A country that would – intentionally or otherwise – deport its own citizens or deprive them of access to basic services because they are missing paperwork, but lets jihadis who want to murder and maim stroll in to the country and rewards them with front-of-the-queue welfare perks, really needs to grab itself by the scruff of the neck and have a word with itself.

In 1948, the British Nationality Act quite rightly gave UK citizenship rights to citizens of British colonies and members of the Commonwealth. The passing of this legislation inspired what came to be known as the Windrush generation to emigrate from across the West Indies to Britain. Whilst this act has been superseded by subsequent legislation, the Immigration Act of 1971 gave the right to abode to citizens of former British colonies resident in Britain who had yet to apply formally for British citizenship.

But many legal immigrants from this generation either never applied for citizenship, or their children didn’t and the state never got on with the job of tracking them down to ensure they had the official documentation that evidenced their guaranteed right of abode. As a result, over the last few years, some – we don’t yet know how many – were caught up in the Home Office’s necessary clampdown on the huge levels of illegal immigration into the country. It is not just a grave injustice but ironic that those with a legal right to citizenship who came to Britain as children with their parents after the war to help rebuild the country have faced threats of deportation because the UK Home Office was obsessed with bureaucratic box ticking, falling foul of an attempted illegal clampdown – not the illegals themselves.

What makes the Windrush scandal even more enraging is that at the same time home-grown jihadi ISIS fighters have been allowed to return to Britain where the government has a policy of giving them preferential treatment when it comes to housing and access to education and training opportunities.

The warped logic behind this policy – which defies any common sense – is that if we bribe Islamists with housing and other goodies they might refrain from blowing us up on the way to work or driving over us in the streets from now on. Not only is it morally wrong to reward terrorism, but bumping terrorists to the top of an over-subscribed social housing list means more deserving and law-abiding people have to do without.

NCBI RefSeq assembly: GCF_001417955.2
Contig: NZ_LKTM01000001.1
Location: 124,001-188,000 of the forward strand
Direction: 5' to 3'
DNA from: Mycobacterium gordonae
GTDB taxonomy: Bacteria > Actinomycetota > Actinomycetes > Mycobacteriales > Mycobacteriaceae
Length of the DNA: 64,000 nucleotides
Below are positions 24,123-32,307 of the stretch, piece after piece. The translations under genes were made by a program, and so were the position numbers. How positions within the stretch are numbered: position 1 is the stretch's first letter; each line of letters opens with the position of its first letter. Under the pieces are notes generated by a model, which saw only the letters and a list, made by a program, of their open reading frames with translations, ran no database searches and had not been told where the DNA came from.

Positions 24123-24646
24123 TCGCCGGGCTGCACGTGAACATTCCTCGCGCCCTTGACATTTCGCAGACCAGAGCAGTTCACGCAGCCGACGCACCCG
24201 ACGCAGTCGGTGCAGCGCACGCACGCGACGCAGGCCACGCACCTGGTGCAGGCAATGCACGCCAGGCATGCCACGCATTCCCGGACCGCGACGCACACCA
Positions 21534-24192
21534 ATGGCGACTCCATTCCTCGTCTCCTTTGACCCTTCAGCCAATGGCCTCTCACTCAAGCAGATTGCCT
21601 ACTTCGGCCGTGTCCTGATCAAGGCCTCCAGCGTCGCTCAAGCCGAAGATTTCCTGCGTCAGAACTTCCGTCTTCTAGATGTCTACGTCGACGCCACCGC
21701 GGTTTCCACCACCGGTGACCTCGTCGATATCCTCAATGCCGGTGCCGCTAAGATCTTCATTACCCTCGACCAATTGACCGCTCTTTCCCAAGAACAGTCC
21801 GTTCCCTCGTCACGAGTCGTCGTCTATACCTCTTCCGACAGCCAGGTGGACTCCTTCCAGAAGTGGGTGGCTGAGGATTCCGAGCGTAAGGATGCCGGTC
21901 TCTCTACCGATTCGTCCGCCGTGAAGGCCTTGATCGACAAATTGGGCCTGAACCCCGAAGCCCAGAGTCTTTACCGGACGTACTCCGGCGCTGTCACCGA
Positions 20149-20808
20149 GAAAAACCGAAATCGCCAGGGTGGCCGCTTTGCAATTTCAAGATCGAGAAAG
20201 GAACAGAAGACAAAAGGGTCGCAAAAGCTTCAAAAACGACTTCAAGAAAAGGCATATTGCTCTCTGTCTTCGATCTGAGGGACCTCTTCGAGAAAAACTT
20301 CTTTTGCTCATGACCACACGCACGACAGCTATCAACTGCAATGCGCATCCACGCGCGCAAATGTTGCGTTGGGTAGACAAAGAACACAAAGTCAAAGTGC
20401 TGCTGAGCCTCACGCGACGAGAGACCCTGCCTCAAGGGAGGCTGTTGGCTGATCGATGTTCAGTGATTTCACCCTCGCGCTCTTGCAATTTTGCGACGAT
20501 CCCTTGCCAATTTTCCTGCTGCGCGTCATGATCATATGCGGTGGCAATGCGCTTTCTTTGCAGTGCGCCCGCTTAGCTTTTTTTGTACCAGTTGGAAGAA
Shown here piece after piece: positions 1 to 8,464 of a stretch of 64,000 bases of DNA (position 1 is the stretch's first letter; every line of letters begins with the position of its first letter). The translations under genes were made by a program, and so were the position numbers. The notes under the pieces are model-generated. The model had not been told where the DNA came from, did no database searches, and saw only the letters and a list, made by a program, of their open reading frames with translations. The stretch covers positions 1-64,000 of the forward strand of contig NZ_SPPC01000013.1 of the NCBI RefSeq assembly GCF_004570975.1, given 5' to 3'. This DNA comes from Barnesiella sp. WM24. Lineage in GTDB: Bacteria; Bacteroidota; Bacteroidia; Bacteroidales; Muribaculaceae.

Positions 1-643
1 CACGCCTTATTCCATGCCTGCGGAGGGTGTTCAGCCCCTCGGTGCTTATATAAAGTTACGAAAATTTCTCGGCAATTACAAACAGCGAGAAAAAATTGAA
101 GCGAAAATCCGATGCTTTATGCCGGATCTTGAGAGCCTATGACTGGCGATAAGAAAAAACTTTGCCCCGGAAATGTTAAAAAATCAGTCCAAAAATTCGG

Any government that comes to treats its own law-abiding citizens with such disdain whilst it rewards those who wish to overthrow the state is simply not fit to govern.

On May 26, four days after the terrorist attack on an Ariana Grande concert in Manchester, British intelligence officials stated that they had identified 23,000 jihadist extremists living in the UK, all of them considered potential terrorist attackers. You might think that the 23,000 jihadis already in the UK that the state admits it can’t monitor is enough. No, the terror law watchdog said, authorities should look to ‘reintegrate’ the ‘young’ and ‘naïve’ jihadis who travel to warzones, rather than prosecute them, on their return to the country – that jihadists returning from Syria to the UK should be given a ‘second chance’ and should ‘reintegrate’ within society.

Is there some kind of inverse diversity target which demands you have to have an equal amount of foreign-born jihadis to British ones so that you can’t be accused of racism? You’d be forgiven for believing so. It defies any kind of reasoning how the government granted asylum to last year’s Parsons Green tube bomber Ahmed Hassan, who when applying for asylum confessed to having been trained by ISIS.

Mrs May needs to start prioritising her burning injustices. Failing to protect law-abiding citizens while opening up the realm to its external enemies comes top of the list.